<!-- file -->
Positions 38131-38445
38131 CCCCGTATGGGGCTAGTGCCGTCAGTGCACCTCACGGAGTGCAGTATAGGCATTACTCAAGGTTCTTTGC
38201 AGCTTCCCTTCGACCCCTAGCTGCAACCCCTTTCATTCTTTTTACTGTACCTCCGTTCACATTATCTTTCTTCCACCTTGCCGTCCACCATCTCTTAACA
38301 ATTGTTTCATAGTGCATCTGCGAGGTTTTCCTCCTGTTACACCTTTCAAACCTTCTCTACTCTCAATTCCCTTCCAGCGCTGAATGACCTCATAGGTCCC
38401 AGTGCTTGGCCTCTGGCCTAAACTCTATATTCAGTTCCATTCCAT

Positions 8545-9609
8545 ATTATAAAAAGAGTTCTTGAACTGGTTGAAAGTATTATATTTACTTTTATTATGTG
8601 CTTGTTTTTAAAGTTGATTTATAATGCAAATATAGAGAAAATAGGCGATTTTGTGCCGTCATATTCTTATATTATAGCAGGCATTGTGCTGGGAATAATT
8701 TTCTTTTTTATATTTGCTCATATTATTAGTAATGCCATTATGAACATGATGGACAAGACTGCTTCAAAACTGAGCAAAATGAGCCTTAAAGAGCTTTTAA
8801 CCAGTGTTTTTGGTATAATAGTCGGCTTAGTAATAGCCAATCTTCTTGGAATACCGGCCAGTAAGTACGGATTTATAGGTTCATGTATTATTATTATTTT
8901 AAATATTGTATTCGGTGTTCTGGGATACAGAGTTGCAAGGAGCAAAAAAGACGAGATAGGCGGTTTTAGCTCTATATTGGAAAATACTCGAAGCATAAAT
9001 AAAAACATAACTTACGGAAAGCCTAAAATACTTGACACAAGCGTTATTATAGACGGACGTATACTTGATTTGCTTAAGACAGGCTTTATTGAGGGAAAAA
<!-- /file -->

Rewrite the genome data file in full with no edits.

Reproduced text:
Positions 38131-38445
38131 CCCCGTATGGGGCTAGTGCCGTCAGTGCACCTCACGGAGTGCAGTATAGGCATTACTCAAGGTTCTTTGC
38201 AGCTTCCCTTCGACCCCTAGCTGCAACCCCTTTCATTCTTTTTACTGTACCTCCGTTCACATTATCTTTCTTCCACCTTGCCGTCCACCATCTCTTAACA
38301 ATTGTTTCATAGTGCATCTGCGAGGTTTTCCTCCTGTTACACCTTTCAAACCTTCTCTACTCTCAATTCCCTTCCAGCGCTGAATGACCTCATAGGTCCC
38401 AGTGCTTGGCCTCTGGCCTAAACTCTATATTCAGTTCCATTCCAT

Positions 8545-9609
8545 ATTATAAAAAGAGTTCTTGAACTGGTTGAAAGTATTATATTTACTTTTATTATGTG
8601 CTTGTTTTTAAAGTTGATTTATAATGCAAATATAGAGAAAATAGGCGATTTTGTGCCGTCATATTCTTATATTATAGCAGGCATTGTGCTGGGAATAATT
8701 TTCTTTTTTATATTTGCTCATATTATTAGTAATGCCATTATGAACATGATGGACAAGACTGCTTCAAAACTGAGCAAAATGAGCCTTAAAGAGCTTTTAA
8801 CCAGTGTTTTTGGTATAATAGTCGGCTTAGTAATAGCCAATCTTCTTGGAATACCGGCCAGTAAGTACGGATTTATAGGTTCATGTATTATTATTATTTT
8901 AAATATTGTATTCGGTGTTCTGGGATACAGAGTTGCAAGGAGCAAAAAAGACGAGATAGGCGGTTTTAGCTCTATATTGGAAAATACTCGAAGCATAAAT
9001 AAAAACATAACTTACGGAAAGCCTAAAATACTTGACACAAGCGTTATTATAGACGGACGTATACTTGATTTGCTTAAGACAGGCTTTATTGAGGGAAAAA